Sparrowhawk on the horizon
“If you choose not to fight, consider yourself beaten”
It is the 1850’s. Britannia rules the waves and the Great Exhibition seems to flaunt the Empire’s superiority to the World. Until news reaches Britain of a new invention: an American yacht rumoured to be faster than anything built in the Old World.
Two men, divided by an ocean, yet united by their desire for glory, are determined to see a race between the American vessel and a British rival. But will the British sailing gentry oblige – or will they refuse to race the upstart newcomer?
This is a story about transatlantic rivalry, Victorian snobbery and great sportsmanship. It is the story of the world’s oldest international sporting trophy: the America’s Cup.
18 August 1851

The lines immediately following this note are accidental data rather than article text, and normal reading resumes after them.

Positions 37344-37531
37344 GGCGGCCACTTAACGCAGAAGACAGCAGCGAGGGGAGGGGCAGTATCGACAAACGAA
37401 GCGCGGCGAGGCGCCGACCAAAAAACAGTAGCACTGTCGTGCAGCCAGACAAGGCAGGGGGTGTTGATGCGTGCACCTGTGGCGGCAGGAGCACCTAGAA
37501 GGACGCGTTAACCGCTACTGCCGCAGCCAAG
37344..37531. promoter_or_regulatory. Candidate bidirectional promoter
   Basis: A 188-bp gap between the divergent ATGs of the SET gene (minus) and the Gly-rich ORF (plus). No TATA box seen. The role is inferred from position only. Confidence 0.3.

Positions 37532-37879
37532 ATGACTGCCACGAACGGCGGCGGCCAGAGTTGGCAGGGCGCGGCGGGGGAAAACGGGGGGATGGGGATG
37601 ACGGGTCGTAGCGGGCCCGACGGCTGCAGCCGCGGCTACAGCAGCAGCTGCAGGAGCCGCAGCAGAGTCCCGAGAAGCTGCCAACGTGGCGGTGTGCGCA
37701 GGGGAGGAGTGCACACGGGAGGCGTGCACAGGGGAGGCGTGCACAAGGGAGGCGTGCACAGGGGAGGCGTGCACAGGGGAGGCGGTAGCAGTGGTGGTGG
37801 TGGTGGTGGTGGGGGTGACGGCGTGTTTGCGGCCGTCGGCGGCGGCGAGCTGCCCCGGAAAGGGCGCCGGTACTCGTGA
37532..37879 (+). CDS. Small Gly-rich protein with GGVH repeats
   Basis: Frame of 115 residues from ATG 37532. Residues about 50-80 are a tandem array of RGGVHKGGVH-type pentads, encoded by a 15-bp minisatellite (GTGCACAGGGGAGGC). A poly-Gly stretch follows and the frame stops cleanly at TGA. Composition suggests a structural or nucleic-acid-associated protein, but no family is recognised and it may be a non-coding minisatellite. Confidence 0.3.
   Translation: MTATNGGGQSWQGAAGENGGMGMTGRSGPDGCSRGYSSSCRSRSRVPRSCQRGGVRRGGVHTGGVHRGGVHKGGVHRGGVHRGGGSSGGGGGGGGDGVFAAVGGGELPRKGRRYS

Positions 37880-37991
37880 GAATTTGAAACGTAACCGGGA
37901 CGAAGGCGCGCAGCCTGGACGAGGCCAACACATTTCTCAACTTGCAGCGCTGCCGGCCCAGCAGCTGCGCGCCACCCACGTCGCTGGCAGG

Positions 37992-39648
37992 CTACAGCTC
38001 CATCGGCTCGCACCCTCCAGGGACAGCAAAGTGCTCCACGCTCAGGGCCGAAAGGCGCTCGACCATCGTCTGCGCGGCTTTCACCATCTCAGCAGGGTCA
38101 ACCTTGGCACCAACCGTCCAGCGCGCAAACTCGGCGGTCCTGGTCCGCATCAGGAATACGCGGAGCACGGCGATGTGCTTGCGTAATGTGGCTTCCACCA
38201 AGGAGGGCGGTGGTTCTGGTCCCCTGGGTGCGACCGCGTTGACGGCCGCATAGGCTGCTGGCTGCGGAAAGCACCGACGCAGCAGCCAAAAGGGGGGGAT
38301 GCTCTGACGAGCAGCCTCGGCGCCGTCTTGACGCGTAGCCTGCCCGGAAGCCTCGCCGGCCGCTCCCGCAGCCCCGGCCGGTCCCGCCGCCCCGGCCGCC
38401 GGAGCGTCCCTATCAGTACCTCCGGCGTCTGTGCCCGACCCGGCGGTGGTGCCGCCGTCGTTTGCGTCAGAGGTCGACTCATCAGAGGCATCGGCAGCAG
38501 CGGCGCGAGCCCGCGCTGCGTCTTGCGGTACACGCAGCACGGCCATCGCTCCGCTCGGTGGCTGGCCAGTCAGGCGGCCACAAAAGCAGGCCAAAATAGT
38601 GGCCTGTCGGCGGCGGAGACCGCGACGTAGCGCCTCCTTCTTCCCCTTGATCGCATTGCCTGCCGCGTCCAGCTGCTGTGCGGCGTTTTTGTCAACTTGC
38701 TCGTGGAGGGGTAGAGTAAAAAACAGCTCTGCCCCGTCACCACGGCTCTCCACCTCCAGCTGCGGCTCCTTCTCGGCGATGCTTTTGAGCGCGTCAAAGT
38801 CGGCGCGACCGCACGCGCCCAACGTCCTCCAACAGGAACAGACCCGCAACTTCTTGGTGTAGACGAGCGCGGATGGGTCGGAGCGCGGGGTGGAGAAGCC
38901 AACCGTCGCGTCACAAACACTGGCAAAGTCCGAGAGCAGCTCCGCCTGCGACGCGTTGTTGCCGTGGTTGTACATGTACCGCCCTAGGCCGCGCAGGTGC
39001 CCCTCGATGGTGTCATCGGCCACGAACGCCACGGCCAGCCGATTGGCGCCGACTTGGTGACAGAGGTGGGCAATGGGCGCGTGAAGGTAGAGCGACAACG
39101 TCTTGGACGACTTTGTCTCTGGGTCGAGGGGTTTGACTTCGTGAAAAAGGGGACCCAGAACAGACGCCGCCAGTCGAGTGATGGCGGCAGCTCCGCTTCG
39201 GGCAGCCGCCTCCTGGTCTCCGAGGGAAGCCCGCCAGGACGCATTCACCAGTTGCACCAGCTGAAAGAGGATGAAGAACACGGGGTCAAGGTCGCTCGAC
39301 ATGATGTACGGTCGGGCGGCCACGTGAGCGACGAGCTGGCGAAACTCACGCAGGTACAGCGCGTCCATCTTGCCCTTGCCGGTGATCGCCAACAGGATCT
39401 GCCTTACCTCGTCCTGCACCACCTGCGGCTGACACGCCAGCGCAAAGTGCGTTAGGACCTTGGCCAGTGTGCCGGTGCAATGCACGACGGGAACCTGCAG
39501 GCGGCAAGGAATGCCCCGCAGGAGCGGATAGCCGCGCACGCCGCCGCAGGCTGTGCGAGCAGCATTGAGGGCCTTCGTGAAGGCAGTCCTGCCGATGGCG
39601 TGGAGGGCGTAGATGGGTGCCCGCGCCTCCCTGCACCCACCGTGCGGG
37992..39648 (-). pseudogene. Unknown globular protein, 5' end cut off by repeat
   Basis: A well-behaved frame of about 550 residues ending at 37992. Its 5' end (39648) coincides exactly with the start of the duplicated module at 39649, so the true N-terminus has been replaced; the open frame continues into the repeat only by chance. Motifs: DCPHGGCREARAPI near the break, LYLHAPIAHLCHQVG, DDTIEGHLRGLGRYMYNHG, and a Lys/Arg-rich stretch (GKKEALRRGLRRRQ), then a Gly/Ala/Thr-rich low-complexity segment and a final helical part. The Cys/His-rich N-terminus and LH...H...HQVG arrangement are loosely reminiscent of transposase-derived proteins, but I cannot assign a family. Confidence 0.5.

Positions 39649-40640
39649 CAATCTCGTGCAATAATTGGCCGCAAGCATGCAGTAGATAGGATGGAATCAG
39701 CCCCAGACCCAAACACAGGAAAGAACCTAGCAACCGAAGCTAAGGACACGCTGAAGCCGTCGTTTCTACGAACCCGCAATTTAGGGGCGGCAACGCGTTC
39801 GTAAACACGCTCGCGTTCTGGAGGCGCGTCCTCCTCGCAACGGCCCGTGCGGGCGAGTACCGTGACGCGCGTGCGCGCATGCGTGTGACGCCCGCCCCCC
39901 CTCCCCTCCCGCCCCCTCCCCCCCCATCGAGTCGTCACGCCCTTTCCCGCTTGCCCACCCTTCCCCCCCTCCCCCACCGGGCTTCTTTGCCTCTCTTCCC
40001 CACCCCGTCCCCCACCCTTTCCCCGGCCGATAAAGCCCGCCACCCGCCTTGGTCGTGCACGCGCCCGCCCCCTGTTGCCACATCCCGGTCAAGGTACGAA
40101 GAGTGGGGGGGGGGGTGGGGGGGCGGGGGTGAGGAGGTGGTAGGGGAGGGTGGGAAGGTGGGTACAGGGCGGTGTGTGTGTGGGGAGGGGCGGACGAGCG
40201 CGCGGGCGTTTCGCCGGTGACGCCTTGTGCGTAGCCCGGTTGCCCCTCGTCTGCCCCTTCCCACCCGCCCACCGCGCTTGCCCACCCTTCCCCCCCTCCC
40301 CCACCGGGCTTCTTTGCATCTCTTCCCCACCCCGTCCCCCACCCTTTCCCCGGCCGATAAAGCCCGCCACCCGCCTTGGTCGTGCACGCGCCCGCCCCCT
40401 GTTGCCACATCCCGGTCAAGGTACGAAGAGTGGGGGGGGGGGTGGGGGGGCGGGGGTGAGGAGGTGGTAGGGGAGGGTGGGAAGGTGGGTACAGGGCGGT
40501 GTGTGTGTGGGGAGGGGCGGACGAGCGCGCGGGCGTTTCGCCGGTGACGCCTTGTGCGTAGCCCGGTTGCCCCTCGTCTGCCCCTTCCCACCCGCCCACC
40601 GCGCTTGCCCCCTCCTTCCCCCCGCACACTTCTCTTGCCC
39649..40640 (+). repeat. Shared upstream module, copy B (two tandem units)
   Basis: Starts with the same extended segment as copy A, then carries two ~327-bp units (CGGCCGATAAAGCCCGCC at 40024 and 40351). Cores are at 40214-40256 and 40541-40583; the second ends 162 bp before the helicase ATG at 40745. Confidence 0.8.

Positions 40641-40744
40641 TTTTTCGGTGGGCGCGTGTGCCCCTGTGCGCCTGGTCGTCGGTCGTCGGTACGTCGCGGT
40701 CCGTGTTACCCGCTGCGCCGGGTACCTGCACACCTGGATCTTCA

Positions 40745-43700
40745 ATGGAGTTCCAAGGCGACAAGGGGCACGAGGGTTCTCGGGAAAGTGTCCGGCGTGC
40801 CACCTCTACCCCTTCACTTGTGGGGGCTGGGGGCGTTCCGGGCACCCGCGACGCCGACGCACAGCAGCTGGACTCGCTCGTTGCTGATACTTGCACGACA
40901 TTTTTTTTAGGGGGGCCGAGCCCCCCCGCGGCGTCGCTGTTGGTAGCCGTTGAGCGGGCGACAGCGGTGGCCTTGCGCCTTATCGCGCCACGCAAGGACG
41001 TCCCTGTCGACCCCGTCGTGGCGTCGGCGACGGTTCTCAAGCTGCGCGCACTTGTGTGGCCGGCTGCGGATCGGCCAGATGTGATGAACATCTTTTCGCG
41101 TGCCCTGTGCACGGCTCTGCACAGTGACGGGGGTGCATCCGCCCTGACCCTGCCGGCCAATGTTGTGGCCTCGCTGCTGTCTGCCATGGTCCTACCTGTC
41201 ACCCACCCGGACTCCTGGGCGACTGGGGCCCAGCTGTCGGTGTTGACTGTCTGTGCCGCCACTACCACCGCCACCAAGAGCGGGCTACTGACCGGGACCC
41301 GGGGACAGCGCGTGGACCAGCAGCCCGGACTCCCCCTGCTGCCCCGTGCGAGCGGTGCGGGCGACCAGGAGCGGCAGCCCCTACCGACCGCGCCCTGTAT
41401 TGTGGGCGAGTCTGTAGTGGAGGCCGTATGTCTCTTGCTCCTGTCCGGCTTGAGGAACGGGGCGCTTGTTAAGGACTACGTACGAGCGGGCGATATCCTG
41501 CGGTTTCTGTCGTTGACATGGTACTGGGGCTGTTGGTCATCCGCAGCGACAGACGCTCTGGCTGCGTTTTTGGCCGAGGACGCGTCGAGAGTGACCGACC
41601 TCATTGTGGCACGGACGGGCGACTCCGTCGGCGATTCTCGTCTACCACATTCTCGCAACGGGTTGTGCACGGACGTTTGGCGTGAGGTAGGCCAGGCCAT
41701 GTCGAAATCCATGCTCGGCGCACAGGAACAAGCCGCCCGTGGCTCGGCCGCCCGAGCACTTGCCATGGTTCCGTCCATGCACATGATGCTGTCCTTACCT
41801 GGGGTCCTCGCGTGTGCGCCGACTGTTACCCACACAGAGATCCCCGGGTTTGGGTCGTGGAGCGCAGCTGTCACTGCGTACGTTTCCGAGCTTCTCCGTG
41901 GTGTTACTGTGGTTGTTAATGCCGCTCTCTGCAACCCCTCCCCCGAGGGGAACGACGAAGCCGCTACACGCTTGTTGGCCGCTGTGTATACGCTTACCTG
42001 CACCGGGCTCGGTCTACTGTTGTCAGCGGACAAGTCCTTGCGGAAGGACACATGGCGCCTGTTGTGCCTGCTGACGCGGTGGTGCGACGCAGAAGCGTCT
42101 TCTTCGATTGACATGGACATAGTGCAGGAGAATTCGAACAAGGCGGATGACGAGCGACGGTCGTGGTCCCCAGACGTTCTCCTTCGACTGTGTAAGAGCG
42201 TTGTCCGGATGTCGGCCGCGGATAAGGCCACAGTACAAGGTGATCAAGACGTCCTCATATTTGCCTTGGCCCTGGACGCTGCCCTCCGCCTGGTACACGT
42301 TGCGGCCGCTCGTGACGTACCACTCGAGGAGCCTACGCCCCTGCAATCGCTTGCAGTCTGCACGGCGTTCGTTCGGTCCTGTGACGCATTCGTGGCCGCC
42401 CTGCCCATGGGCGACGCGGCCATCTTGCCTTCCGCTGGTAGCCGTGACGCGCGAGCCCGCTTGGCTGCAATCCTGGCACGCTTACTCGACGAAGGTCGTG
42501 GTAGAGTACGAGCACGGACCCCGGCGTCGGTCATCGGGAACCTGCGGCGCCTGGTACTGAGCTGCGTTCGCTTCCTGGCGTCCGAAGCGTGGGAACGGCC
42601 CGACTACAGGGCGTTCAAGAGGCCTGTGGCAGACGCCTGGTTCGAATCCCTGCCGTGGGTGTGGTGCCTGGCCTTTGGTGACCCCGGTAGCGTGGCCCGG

“Most of us have seen the agitation which the appearance of a sparrowhawk in the horizon creates among a flock of woodpigeons or skylarks, when unsuspecting all danger, and engaged in airy fights or playing about over the fallows, they all at once come down to the ground and are rendered almost motionless by fear of the disagreeable visitor. Although the gentlemen whose business is on the waters of the Solent are neither woodpigeons nor skylarks, and although the America is not a sparrowhawk, the effect produced by her apparition off West Cowes among the yachtsmen seems to have been completely paralysing."